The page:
Rate of sink: 0.91 m/s (179 ft/min) at 79 km/h (49 mph)
Wing loading: 48.56 kg/m2 (9.95 lb/sq ft)

The weather was somewhere between 1,500 and 3,000 overcast with nearly calm winds and good visibility.  Good enough for pattern work, but not good enough to get up high and do the high airwork and explore the glide performance.  No problem.  The most important stuff is probably the pattern work anyway.

Remember how I’m honest with you about both my wins and losses?  Here’s some of that:  I sucked horribly. Awful, ugly, nasty, yuck.  I could probably write a few thousand words about the flying experience, but I’ll just summarize instead.

The bird is adverse yaw incarnate.  No input, however slight, on the stick fails to be reflected in yaw.  Even magnified in yaw.  Stick movements are on the order of fractions of an inch.  The inclinometer ball is located down low on the left side and it tough to see from the instructor’s seat over on the right.  I’ve always had a dead butt in terms of ability to coordinate flight by feel instead of my looking at the ball and that made it worse.  Go get a breadboard and a beach ball.  Put the breadboard on the beach ball.  Now climb up on the breadboard and stand on it.  And juggle while you’re up there.  You begin to understand my impression of the whole thing.

The dive brakes on the Diamond are freakishly effective. They’re Schempp-Hirth-style brakes that are essentially flat perforated surfaces that come straight up out of the tops of the wings.   If you pop them out much beyond the halfway detent, you come out of the sky like a hot set of car keys.  I’m talking Wile E. Coyote just after he runs off the cliff.  And you have to put the dive brakes mostly or entirely away before getting close to the runway or you’ll have a truly impressive sink rate going by the time you interface with the pavement.  The best technique seems to be putting the dive brakes away entirely before the flare and re-deploying them only when well and truly down on the runway.

The Diamond is a tricycle-gear aircraft.  The cowling is fairly low in front of you and you’re looking right down at the runway except where the rounded, raised snout for the prop sticks up to your left as you sit in the IP seat.  These factors combine to make for a much flatter-looking sight picture than I’m used to in the TG-7A or the Citabria.  It’s Cirrus-like.  So you’re pretty flat in the landing attitude and it’s not hard to be skewed toward the side upon which you’re sitting because you want to pull the snout over in front of you.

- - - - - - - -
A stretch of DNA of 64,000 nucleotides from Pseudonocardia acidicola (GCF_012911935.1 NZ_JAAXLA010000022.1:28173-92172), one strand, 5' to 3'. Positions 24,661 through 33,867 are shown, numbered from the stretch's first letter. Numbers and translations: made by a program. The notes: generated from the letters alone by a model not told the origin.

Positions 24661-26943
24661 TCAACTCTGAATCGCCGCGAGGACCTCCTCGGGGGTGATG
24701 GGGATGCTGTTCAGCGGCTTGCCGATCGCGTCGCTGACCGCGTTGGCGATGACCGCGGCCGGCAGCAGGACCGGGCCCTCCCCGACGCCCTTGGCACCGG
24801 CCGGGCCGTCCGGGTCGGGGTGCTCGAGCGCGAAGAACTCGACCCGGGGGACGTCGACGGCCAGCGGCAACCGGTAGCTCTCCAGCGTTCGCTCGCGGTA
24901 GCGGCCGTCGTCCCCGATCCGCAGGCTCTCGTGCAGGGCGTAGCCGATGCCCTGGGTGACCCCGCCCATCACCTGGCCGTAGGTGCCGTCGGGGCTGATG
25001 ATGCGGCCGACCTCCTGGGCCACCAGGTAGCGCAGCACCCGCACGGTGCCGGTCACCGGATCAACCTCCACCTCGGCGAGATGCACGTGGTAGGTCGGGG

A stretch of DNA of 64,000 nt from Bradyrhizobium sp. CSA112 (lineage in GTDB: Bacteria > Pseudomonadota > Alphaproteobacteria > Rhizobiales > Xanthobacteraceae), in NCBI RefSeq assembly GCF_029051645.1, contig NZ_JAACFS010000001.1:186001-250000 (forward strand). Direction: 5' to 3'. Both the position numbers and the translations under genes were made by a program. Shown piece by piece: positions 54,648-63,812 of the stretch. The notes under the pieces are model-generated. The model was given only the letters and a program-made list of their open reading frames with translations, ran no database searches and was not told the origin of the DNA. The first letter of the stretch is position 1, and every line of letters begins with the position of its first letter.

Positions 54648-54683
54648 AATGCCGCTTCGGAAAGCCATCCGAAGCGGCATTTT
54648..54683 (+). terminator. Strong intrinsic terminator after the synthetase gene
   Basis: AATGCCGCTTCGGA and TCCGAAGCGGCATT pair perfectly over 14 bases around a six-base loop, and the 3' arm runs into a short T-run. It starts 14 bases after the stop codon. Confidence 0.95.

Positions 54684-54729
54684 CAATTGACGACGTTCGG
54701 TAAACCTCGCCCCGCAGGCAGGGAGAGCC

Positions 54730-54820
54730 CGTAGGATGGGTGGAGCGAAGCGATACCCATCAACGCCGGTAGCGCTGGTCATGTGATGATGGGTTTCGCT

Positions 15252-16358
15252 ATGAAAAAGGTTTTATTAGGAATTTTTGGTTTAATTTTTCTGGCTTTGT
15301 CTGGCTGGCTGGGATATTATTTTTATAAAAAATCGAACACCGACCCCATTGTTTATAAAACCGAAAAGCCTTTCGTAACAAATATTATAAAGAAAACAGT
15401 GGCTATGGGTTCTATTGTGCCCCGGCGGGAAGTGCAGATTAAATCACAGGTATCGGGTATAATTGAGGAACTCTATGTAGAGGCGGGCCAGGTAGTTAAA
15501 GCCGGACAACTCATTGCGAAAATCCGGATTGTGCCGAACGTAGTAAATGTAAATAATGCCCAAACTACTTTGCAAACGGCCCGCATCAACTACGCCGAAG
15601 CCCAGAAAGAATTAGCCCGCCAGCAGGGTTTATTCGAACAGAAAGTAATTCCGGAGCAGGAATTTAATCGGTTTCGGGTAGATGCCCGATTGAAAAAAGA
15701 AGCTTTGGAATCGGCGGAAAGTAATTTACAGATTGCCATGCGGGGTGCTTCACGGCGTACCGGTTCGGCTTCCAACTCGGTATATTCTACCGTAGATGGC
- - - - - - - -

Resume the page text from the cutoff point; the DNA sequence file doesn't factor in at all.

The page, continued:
These are just a few of the impressions that I developed.  There were more.  Suffice it to say that, after 2.8 hours and 17 takeoffs and landings, the quality of my landings was only beginning to approach survivable performance.  I don’t think that I’ve ever performed so poorly at anything else in aviation.  I left a palpable haze of stink over the runway.

And all of this in nearly calm winds and no lift/turbulence.  I can’t even begin to imagine what this would have been like on a normal weather day.  Gah!

Part of the problem might have been the fact that I’ve been flying the TG-7A as my primary bird for more than two years.  Its dive brakes are mere suggestions to the relative wind and, unless I’m flying lead and need to drift further down the runway on landing, I usually have the brakes all the way out in the wind for touchdown.  The TG-7A’s control forces and stick movements are much more robust than the Diamond’s.  It wallows through the air in a way that makes control much more straightforward, or at least a lot less touchy.

Am I a competent Buick driver who just climbed into a Ferrari? This might well have been the time (and the time was probably coming one way or another) at which I finally tried to fly an aircraft that requires real finesse and touch to fly and I turned out to be utterly unprepared.  I’ve had suggestions of that from the Grob 103a and I’ve long had instructors tell me that I probably stir the coffee a little too much.  On Friday, all of that and more came home to roost.

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I left town with my confidence in my socks.  The legion Waffle House restaurants around the area was the only consolation and FOD and I made such use of them as we could.

I’m not saying that I can’t learn to fly the Diamond.  Maybe I can.  I’m sure I can.  But the Diamond is 200+ nm away, costs $114 per hour, and instruction if $60 per hour.  Hotel and food add to the financial proposition.  And it’s winter, which means low ceilings and, if there’s more than 20″ of plowed or drifted snow around the airport, the bird stays on the ground because if its wingspan.

As I write this, I can’t see getting down to I69 enough to get the additional training that I’d certainly need in order to be flying at a level good enough to do a CFI ride.  In truth, I’ve probably encountered a platform that has exposed a weakness in my flying that isn’t addressable without a boatload of training that I can’t afford – financially or in terms of the required time.

So the Diamond probably isn’t the answer.  I’m not completely foreclosing it as an option, but I can’t presently see it being the answer.  Maybe I can get a TG-7A down to Sporty’s and get the DPE to do the ride in that aircraft. Or maybe a miracle will occur and I can get the ride up here in Michigan closer to my usual AO.  There’s also the fact that options will likely improve as we get through winter and spring arrives. But I’ve got all of this stuff in my noggin and I’d really rather not wait that long.